When I took a photo of my WordPress media library the other week, I realised that at some time I must have been going to upload a post about Red (flowers and birds) and never finished it?   Or maybe I did and now can’t find it  🙂

 I don’t have the time or the inclination to spend hours double-checking the names in my flower encyclopaedias at the moment so I quickly typed the common names that I remember on the images below.   If I’ve got a caption wrong, please don’t hesitate to let me know in the comments section.

If you’ve seen these images before, I hope you’ll enjoy them again.


I read an article once on how red engages the viewer more than any other colour when included in a photo and to this end, I’ll include a street photo I made in Melbourne’s main pedestrian-only shopping precinct as well.

It wasn’t until I reviewed the image on the large 27″ computer monitor that it struck me……….do people wear the same colour when they go shopping with a friend or family member?   Or is it just coincidence that the people in front of the Hopetoun Tearooms window disply are wearing matching outfits?

……and in a random shot of Melbourne’s main pedestrian-only shopping street, the colour red makes a significant impact on the overall composition.

I think it was a DPS (Digital Photography School) where I read an article on the power of red in an image.



WATTLE (Acacia)

Commonly known as WATTLE, Acacia is the largest genus of vascular plants in Australia. Australia’s national floral emblem is Acacia pycnantha, the Golden Wattle.

Wattle Day is celebrated on the 1st of September each year.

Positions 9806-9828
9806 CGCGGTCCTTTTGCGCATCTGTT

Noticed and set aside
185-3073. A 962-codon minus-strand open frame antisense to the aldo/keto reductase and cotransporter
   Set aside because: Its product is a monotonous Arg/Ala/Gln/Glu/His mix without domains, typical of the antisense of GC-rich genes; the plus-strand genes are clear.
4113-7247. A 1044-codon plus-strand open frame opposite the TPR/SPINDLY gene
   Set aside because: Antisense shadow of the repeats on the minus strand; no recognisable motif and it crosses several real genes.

I never knew Acacia flowers also come in pink, (Sunshine Wattle – Acacia terminalis), until I moved to this western suburb of Melbourne and found a bush next to the Maribyrnong River walking trail, near my current home.

…….and when I lived next to the Yarra River on the north-east side of Melbourne in Abbotsford, the river was lined with Wattle Plants and made for a beatiful walk at this time of the year.   I don’t know what all the different varieties are called, just that if I get too close, I start sneezing.   These bushes are not an allergy-sufferers best friend.


In the previous post, my Magnolia photos were right next to some Grevillea images in my Photo Library.

I don’t think I’ve seen any of these Australian evergreen plants in my western suburb, but I do have some lovely shots of them from past home locations.

Grevillias are a diverse and variable range of Australian plants, from large, upright trees to scrambling ground covers.  The majority are medium shrubs with flowers resembling spiders and often appear in long toothbrush-like clusters.

Here’s the 4 images (below).  They were found in a small island of native plants in the middle of a suburban road.   They were such a surprising sight and were no doubt planted by an environmentally aware local council.

They attract birds in great numbers, but I imagine they’d be too big to grow in a pot on my balcony????